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Galleria mellonella: An In Depth Introduction To The Greater Wax Moth

Galleria mellonella: An In Depth Introduction To The Greater Wax Moth

I have talked about wax moths here before, but this is a more in depth focus on the biology of the pest so that we can better understand the problem we are all trying to deal with. Wax moth infestations cost the beekeeping industry millions of dollars each year in colony losses, equipment damage and time invested to clean up and rectify the issues. For that reason and the possible ability of vectoring pathogens, wax moth management is an often overlooked but important responsibility for beekeepers. In this article we will mainly talk about the Greater Wax Moth, Galleria mellonella , due to their greater distribution and level of damage and destruction.



Adult female wax moths start laying eggs in dark crevices of a beehive almost immediately after mating. A single female will lay between 300 and 600 eggs in batches over the course of 3 – 5 days. Wax moth eggs are tiny, about 0.478 mm and 0.394 mm, length and width and can take between 3 and 35 days to hatch depending on the temperature.


When the larva hatches it is between 1 and 3 mm in length growing to between 25 and 30 mm before pupation. The wax moth larva is known as a polipod, with six legs on the thorax and many prolegs on the third to sixth abdominal segments. As soon as the larva hatches it begins burrowing through combs in the hive, lining the tunnels with a silk thread that can ultimately destroy the combs or frames for use by either the beekeeper or the bees. If a wax moth larvae tunnels through active brood comb it can result in bald brood (as the bees remove the cappings in response to the tunnel) or galleriasis can occur when emerging bees become entangled in the silk, ultimately dying of starvation.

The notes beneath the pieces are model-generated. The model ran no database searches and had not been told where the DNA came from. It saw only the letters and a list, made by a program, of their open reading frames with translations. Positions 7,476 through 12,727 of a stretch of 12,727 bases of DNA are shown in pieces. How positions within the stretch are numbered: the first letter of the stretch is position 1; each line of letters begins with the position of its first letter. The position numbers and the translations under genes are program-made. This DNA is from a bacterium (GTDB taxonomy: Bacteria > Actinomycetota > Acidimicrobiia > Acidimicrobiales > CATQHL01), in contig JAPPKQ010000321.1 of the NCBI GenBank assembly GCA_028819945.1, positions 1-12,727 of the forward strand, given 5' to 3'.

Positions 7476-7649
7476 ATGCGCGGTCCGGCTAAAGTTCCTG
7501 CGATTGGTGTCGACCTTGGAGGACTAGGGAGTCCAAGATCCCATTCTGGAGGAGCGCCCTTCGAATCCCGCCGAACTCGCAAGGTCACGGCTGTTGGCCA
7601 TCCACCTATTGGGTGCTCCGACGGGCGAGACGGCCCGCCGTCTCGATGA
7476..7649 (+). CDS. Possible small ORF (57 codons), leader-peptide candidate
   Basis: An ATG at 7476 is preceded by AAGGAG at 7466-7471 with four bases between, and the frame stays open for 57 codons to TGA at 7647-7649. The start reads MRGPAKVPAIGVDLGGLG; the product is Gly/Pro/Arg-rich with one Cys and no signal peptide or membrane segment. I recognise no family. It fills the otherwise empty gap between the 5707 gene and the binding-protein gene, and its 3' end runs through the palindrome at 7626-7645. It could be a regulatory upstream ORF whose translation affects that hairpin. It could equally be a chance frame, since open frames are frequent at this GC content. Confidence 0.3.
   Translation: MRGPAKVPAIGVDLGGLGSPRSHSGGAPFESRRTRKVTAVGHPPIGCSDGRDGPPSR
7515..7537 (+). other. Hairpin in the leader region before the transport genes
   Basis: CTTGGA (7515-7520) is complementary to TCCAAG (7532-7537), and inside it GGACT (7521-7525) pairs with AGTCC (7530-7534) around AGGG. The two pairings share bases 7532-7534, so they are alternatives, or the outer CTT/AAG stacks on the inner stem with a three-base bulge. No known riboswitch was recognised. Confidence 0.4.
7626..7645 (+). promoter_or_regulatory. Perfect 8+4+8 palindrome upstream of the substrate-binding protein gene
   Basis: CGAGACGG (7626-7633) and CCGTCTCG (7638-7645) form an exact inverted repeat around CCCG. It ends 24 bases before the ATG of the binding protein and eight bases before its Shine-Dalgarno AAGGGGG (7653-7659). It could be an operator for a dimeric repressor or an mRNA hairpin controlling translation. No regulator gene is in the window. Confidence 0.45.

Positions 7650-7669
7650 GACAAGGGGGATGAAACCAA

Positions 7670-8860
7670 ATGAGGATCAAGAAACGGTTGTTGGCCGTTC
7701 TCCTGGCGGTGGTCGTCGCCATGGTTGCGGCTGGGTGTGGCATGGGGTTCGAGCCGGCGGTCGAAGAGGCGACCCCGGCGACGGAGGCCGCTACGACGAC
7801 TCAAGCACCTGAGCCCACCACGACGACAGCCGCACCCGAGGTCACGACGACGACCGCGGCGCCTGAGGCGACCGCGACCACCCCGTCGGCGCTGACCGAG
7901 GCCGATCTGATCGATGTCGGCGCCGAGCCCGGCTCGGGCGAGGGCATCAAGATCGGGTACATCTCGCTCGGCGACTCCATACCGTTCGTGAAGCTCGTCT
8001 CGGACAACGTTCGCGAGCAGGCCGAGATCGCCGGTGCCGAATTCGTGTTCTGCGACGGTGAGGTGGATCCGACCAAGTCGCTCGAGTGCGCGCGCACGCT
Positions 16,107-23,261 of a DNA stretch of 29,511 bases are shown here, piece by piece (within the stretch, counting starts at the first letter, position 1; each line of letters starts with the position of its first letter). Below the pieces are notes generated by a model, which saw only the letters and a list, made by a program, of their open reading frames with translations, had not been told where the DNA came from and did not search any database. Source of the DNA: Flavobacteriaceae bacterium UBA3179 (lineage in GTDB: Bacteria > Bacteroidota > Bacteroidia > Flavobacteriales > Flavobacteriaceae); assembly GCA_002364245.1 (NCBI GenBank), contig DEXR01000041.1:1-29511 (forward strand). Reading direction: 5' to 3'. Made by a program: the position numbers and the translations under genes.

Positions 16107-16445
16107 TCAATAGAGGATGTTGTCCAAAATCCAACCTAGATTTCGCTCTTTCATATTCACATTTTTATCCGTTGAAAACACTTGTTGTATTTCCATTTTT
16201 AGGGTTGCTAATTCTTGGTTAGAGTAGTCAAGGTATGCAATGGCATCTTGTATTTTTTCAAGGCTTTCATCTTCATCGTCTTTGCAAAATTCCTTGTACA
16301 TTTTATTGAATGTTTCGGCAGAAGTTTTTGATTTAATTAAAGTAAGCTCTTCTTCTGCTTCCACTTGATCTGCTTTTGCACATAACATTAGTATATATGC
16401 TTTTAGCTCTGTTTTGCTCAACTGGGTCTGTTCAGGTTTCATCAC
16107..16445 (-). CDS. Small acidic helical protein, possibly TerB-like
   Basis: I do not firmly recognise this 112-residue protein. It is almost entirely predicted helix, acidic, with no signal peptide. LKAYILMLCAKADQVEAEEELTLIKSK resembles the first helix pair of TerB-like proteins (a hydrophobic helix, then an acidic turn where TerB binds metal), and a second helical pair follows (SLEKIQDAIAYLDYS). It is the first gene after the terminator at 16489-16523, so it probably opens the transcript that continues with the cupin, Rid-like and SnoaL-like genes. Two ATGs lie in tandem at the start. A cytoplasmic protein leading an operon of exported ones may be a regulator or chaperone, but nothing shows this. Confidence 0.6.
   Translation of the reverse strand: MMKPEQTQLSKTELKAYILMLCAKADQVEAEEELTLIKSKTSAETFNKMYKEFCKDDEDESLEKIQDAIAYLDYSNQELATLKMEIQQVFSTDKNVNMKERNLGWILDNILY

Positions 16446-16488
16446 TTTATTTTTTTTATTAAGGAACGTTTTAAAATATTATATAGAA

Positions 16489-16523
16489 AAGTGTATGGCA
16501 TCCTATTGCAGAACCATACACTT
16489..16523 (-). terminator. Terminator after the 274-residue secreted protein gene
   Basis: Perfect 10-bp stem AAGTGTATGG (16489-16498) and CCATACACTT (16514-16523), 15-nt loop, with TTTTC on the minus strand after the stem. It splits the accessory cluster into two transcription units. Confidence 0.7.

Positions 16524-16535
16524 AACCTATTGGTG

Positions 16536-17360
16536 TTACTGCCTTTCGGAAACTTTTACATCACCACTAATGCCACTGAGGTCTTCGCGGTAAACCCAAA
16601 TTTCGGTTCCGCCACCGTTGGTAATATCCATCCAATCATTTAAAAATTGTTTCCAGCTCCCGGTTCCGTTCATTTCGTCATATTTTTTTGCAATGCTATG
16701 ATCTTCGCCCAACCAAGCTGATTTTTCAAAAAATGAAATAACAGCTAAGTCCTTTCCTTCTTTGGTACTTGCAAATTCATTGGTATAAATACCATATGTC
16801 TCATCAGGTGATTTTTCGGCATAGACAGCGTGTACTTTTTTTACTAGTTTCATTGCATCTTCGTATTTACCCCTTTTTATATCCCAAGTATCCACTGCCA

The larvae will undergo between 8 and 10 moulting stages before pupation. The amount of time spent in the larval stage is, as is true with every other aspect of the GWM life cycle, variable depending on climatic conditions. The stage can last as little as 20 days or as long as 6 months. The optimal temperature for GWM development is between 84 and 91 degrees, making tropical and sub-tropical environments the areas of greatest proliferation.


When the larva is ready for pupation it moves either to the wood of the frame or the box itself and chews a cavity in which it begins spinning the cocoon. Inside the cocoon the pupa morphs into an adult moth, the process taking between 3 days and 2 months, once again, depending on the temperature.


After emerging from the cocoon the wax moth is on borrowed time. Due to their rudimentary proboscis, adult GWM’s do not eat at all and their only goal before death is to mate. Female wax moths live for 12 days while the males live longer, up to 21 days. At this stage of life the wax moth exhibits sexual dimorphism (distinct differences between sexes), the females are larger and darker than their male counterparts.


Male wax moths start to entice a female into mating by creating a sound from a tympanal organ; interested females respond by fanning their wings. After the initial greeting the male emits a pheromone that starts the mating process. As was stated earlier, the female begins oviposition (laying eggs) almost immediately after mating.


Greater and Lesser Wax Moths are found almost anywhere honeybees are located. The few areas of Asia and Africa that aren’t currently inhabited by the GWM are thought to be temporary vacancies as the environmental conditions change and the wax moths adapt and expand.